But in my follies, I found one vegetable it doesn’t get along with—Jerusalem artichokes (aka sunchokes). I bought the sunchokes at Whole Foods when we were off-Island last week. I bought some kohlrabi, too, thinking I need to push myself into experimenting with some vegetables I tend to overlook or haven’t worked with much.
The plump knobby sunchokes were pleasing to look at and hold, but don’t smell like anything.(I am an obsessive sniffer.) Easy to chop and slice, too (they don’t need peeling). But my jury’s still out on the flavor. I’d like to try Thomas Keller’s easy-looking sunchoke soup in the latest issue of Vegetarian Times for a different approach (unfortunately the recipe’s not online), but my roasting experiments left me perplexed. (I started with roasting on the advice of cookbooks I consulted.)
I cut the sunchokes into half-moons, tossed with oil and salt, and cooked at 425 on a sheet pan until tender and browned around the edges, about 20 minutes. While they were cooking, I made a quick rosemary-maple butter. When I tasted the roasted tubers, I had a feeling the maple butter was the wrong way to go—even with the rosemary and a touch of sherry vinegar in it. So I held off on tossing the two together.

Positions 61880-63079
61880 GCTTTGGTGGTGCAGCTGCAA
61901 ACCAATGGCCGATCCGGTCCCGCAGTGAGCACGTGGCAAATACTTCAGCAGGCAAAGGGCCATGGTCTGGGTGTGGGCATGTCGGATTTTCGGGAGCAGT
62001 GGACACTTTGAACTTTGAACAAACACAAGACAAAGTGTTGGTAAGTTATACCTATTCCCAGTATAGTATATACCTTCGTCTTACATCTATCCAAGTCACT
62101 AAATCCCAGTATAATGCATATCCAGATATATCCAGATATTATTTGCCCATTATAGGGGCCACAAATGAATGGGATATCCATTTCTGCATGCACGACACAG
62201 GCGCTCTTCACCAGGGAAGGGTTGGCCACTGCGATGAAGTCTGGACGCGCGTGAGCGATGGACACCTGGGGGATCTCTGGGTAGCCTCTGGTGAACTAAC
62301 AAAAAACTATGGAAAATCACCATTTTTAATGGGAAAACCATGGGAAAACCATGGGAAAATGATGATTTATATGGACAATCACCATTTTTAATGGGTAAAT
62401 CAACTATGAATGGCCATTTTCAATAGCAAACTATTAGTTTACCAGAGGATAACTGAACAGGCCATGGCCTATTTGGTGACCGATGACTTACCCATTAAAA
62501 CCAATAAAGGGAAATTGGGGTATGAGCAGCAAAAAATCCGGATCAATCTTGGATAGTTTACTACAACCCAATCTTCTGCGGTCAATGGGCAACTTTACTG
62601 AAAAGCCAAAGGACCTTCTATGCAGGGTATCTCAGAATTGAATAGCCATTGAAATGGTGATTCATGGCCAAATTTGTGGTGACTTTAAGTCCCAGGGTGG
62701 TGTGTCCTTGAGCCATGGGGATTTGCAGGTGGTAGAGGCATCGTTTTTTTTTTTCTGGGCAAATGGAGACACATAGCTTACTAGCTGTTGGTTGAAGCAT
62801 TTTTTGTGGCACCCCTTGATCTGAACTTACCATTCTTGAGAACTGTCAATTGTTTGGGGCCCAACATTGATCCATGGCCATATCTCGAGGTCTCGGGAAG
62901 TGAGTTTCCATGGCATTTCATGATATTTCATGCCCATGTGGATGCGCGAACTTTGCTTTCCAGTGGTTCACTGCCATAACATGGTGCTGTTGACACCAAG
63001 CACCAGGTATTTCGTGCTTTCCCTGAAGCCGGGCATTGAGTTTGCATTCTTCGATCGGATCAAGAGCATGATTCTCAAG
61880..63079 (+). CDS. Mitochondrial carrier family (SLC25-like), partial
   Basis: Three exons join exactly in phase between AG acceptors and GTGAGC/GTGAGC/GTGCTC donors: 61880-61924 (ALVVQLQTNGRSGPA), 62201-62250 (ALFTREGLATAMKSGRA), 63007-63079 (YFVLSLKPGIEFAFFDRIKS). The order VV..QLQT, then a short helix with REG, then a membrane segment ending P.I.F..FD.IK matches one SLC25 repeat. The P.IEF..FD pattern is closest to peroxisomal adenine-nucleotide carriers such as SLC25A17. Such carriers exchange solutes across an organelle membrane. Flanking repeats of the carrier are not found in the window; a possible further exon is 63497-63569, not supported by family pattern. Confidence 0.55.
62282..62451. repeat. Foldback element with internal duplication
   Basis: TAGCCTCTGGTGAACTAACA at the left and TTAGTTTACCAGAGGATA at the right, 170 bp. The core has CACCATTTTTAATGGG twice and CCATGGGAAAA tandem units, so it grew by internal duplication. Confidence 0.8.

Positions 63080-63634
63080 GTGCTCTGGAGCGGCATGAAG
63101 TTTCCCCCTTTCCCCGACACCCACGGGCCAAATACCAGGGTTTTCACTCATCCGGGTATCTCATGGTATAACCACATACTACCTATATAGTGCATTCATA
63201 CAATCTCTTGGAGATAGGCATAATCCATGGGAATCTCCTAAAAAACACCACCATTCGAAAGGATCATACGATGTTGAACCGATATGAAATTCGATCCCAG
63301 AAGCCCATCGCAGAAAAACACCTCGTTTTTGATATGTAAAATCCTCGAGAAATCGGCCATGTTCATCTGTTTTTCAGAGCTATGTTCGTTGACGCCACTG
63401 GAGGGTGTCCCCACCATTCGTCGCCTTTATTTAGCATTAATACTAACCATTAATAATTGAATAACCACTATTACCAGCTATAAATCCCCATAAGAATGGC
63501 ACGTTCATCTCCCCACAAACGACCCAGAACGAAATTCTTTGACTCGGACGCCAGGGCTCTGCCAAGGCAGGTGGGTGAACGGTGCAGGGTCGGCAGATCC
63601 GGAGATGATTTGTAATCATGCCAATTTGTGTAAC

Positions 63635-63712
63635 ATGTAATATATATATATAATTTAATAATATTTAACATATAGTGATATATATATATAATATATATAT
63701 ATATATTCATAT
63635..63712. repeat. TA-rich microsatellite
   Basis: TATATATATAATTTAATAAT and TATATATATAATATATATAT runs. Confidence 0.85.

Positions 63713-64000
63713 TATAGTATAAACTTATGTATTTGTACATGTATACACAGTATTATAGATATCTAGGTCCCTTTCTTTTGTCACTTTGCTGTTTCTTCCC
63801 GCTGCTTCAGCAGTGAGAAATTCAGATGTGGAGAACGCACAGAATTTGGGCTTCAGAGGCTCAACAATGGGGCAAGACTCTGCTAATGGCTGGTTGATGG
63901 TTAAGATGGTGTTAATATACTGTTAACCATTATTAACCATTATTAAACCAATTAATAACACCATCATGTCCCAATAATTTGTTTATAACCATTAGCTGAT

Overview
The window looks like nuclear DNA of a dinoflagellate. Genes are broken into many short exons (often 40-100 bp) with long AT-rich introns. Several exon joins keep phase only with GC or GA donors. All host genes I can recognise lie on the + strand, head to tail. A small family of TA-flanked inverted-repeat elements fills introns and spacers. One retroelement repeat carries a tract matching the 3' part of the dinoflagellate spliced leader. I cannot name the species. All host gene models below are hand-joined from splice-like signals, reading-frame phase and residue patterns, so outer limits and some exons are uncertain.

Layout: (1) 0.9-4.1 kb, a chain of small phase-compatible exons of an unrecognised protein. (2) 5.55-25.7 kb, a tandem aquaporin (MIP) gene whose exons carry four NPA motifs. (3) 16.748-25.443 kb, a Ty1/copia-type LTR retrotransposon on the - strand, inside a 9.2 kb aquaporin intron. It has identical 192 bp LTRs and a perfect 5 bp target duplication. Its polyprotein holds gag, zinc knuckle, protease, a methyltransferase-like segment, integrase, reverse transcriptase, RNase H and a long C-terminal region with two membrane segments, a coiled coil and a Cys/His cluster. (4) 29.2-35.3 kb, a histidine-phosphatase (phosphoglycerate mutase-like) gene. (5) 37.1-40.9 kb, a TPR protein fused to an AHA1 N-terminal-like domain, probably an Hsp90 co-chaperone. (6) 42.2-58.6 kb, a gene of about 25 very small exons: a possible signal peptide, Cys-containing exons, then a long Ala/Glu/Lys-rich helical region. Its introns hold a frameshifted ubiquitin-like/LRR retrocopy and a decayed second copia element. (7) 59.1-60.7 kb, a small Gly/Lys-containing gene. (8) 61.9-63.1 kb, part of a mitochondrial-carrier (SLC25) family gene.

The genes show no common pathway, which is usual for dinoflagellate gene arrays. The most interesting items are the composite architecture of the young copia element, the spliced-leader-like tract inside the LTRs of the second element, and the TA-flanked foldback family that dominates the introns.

I found the flavor of the roasted sunchokes to be intensely artichokey—but more in the artichoke leaf kind of way than the artichoke heart flavor. (I adore baby artichokes and artichoke hearts, and I know I may be splitting hairs here, but there really is a difference between the hearts and the leaves. This flavor was somehow overly vegetal and grassy, like the pulp on the leaves can be.) I loved the pieces with very crispy edges. (Probably no surprise, but I swear those crispy parts were more complex and less vegetal.). Realizing the maple butter was not going to cut the intensity, I made up a quick Asian dipping sauce similar to this one I use for crispy broccoli and I loved what the ginger and soy did with the roasted sunchoke flavor—that match worked for me.
So I need to mess around more with sunchokes—and the next time I roast them, I’d definitely push the browning. But right now I can’t yet rave about them. Maybe one of you has had a different experience with these tubers (which are actually the root of a particular sunflower). Let me know. Me, I’ll keep drizzling our maple syrup on Brussels sprouts and green beans—and on my yogurt and berry parfaits!